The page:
Thursday, April 29, 2021

Just when you're feeling cocky on the bike, try these 5 tough climbs to test your legs and lungs!

Stueby's Death March with Chris and Quinn (after they've caught their breath)

Hi all, 

We're all loving the spring hiking, running and riding conditions right now, with wildflowers bursting with color in the lower portion of the Boise foothills and the head-high bitterbrush blooming and casting an ever-sweet aroma all around the trails. 

I've been trying to ride several times a week on my mountain bike, weather permitting, and I've been feeling pretty comfortable with mid-foothills rides lately. So today, I thought I'd crank it up a notch and do the upper part of Stueby's Death March (from Mountain Biking in Boise) from the Fat Tire Traverse junction over to Trail #4. 

My original plan was to ride Crestline-Sidewinder-Fat Tire-Trail #5 loop, approaching from the Military Reserve side, so starting the ride with that nasty little connector trail that climbs from Military Reserve to Crestline. I felt good on the climb to Sidewinder and the cross-mountain cruise on Fat Tire Traverse over to the Trail #5 ridge, so I turned left and decided to go for it! 

This is how you really feel after that gut-buster climb.

For those unfamiliar, Stueby's Death March typically started in Military Reserve and you climb the super-steep Trail #5 from the bottom. But it's nicer to approach from Sidewinder and Fat Tire Traverse. Bless you if you can clean that first, nasty Trail #5 hill. Anyway, to complete the Death March, you continue climbing Trail #5 above the Fat Tire jct., clean a couple of reasonable hills, and bear left at the jct. with Fimrite's Trail #6. Now you're going to climb 300 yards on a gravely slippery rocky sandy trail over to Trail #4. It's hard enough that it's quite steep, and then slippery to boot! Gotta stay on your line while you're gasping for air! 

Today, I managed to clean that baby without spinning out or falling off my line. It was a gorgeous day, and I was feeling strong and focused. So that was my little victory for the day. And then the payoff is a fun swishy downhill on Trail #4 back to Sidewinder, and then pick your way down from there. Fast and fun! I took Trail #4 down to Crestline and cruised on the Freeway back to the Military Reserve connector trail, and finished out my loop ride in about two hours total. 

The ride features about 2,000 feet of vertical gain. About 12+ miles the way I rode it today. 

Stueby's Death March map

 Some other challenging rides in the Boise Foothills that will test your legs and lungs include: 

  • Climbing Hard Guy to the Boise Ridge Road
  • Scaling the south side of Table Rock (junior training hill)
  • Ride up Hulls from Camelsback to the motorcycle parking lot, ride over to Bob's and climb Corral's backwards, finishing out on Corrals and Highlands Trail.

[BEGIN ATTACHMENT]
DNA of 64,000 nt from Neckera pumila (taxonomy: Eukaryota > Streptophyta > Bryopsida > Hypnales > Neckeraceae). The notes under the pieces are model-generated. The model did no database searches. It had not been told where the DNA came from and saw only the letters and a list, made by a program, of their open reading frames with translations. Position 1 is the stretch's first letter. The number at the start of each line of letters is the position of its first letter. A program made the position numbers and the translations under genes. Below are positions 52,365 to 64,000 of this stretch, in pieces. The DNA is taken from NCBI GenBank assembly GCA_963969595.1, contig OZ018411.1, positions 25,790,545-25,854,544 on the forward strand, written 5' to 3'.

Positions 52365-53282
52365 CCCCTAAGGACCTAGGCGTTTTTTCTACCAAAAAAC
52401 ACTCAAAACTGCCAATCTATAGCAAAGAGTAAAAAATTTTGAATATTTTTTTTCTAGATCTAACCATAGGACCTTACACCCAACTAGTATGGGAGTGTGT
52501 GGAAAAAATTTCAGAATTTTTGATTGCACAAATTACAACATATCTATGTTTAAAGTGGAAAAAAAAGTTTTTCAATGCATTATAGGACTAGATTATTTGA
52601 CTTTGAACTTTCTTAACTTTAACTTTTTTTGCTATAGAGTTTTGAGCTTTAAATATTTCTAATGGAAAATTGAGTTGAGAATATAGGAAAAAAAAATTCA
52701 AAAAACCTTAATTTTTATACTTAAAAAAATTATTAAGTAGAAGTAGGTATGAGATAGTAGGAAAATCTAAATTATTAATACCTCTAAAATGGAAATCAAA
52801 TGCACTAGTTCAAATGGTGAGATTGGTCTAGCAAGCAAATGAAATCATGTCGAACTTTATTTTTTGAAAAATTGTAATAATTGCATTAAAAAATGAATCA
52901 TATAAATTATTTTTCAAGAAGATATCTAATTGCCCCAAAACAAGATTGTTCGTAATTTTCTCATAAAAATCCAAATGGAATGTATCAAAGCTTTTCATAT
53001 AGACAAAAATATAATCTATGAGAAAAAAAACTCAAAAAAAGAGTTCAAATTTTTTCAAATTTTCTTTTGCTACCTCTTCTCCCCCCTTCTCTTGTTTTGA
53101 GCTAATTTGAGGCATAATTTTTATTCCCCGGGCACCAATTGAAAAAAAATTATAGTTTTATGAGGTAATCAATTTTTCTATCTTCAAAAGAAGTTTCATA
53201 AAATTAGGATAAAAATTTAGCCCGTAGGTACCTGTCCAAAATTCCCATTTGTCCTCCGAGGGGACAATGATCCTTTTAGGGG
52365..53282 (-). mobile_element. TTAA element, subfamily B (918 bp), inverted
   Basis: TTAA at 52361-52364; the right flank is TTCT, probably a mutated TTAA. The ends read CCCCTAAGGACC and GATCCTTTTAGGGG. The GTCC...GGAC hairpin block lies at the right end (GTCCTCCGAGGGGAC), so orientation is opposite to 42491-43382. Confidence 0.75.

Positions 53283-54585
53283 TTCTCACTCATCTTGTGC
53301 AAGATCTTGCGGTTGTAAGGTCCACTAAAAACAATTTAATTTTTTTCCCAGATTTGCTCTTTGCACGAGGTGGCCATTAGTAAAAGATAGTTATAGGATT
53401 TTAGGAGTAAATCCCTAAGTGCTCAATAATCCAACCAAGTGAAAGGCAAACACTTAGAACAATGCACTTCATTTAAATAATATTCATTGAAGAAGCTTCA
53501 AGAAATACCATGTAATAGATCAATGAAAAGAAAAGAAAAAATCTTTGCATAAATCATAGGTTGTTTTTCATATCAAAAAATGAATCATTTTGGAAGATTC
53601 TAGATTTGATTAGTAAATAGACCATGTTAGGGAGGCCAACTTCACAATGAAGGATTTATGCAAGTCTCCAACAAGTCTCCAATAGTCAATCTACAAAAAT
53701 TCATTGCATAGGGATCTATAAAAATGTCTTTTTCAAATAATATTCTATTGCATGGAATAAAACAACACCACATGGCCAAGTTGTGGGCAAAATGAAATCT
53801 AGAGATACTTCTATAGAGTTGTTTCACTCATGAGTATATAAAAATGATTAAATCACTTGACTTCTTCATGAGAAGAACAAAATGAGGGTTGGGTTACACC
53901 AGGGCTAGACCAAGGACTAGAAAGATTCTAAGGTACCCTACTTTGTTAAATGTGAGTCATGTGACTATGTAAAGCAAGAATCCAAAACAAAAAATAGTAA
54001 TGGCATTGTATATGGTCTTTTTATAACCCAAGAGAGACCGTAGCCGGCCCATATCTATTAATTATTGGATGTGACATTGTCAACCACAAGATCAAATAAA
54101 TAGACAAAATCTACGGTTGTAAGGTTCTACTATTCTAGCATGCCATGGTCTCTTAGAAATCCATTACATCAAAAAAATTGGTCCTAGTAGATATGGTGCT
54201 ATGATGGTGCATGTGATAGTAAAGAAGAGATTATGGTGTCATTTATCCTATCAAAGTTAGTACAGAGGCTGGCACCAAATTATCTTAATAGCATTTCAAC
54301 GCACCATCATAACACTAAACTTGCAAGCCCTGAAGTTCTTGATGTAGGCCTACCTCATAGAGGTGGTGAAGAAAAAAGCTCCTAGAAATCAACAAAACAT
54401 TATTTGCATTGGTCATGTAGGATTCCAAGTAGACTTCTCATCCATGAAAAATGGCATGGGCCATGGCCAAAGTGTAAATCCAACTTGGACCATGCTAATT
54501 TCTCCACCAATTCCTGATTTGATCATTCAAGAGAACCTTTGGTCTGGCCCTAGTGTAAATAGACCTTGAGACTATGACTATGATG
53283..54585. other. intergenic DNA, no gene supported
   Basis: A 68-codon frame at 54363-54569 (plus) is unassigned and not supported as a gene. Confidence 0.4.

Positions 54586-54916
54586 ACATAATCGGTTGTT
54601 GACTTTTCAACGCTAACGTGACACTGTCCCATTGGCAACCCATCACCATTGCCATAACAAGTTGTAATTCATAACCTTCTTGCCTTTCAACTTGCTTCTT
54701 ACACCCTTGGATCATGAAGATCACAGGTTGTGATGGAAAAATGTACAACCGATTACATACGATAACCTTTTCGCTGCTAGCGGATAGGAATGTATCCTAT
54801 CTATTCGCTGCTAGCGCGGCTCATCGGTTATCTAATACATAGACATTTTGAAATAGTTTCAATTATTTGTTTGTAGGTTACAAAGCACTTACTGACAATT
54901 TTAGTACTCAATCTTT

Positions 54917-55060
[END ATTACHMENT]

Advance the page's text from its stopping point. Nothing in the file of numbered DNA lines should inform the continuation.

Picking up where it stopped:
• Homestead Trail over to Trail #11 and back to Council Springs trailhead 
  • Highlands-Corrals-Scott's-8th Street then down on Trail #4 or down Hard Guy, Shingle or Dry Creek

If you'd like to see more classics out of my library, my last version of Mountain Biking in Boise is available via ebook on

Cool jumble of granite rocks in the eastern Boise Foothills near Trail #11

Remember to follow the new trail regulations in the Boise Foothills, featuring one-way trails. It's all detailed on the Ridge to Rivers web site.

Thursday, April 22, 2021

The Grand Ronde River rocks as a springtime alternative to the Owyhee River

Steve Schneider, left, and Jim Giuffre soak up the scenery of the Grand Ronde River canyon.

Hi all, 

I watched the weather and the Owyhee River flows like a hawk in March and early April, and dang, the Owyhee was amazingly elusive this year! The flows rose a bit when it started to warm up, and then it'd crash with major cool-downs, rise again a bit, and then suddenly, it was gone, well below 1,000 cubic feet per second, a minimum level for rafting. 

On the heels of the ski season, I had a major itch to get out on a spring river and go camping for at least a couple of nights. I normally head over to run the Grand Ronde River in May, but last week, I saw the flow was running over 5,000 cubic feet per second. Bingo! I made a few calls, pulled together a great little group of friends -- friends who also have their own boats and gear -- and we made plans on launch on Sunday, April 18 and takeout on Wednesday, April 21. 

Our layover camp

A 4-day trip would allow enough time for a layover day at one of my favorite campsites that often features bighorn sheep and an excellent ridge hike to a spectacular viewpoint on top of the 1,000-foot-deep canyon. 

Plus, the river rose to 6,500 cfs while we were on the trip, making it super easy to make miles when needed. At some points, we were averaging 7-8 mph floating downriver on Day 4. Yee-haw! 

Overall, the Grand Ronde River trip is a 38-mile scenic jewel. Put-in is at Minam State Park east of Elgin and La Grande, and the takeout is at Powatka Bridge. The Minam Store by the river-launch site will run your shuttle for $125/vehicle. A self-issue BLM permit can be filled out before you launch. 

Paved roads to the put-in. I like how you can drive the freeway and paved highways from Boise to the Minam launch in about 3.5-4 hours via La Grande. 

Looking down at rock cliffs on a hike above camp.

Floating the Grand Ronde is kind of like going home for me, as I lived in La Grande in my first newspaper job out of college for three years to start my journalism career. I loved living in La Grande. It was also the first river where I learned to row a raft. It's a good beginner river, with mainly Class 2 rapids. The Grand Ronde River draws from the snow in the mountains above La Grande as well as the Wallowa Mountain range and Eagle Cap Wilderness. 

My friends thought the river was similar to the Middle Fork in the section, say, below Indian Creek, without as many rapids. And I agree. It's an official National Wild and Scenic River. The top portion of the Grand Ronde canyon is designated as a Wild river, and the bottom, below Powatka Bridge, is Recreational. The upper canyon has dozens of beautiful forested campsites, where you can spend more than one night, if you wish. 

Steep hike to the ridge out of camp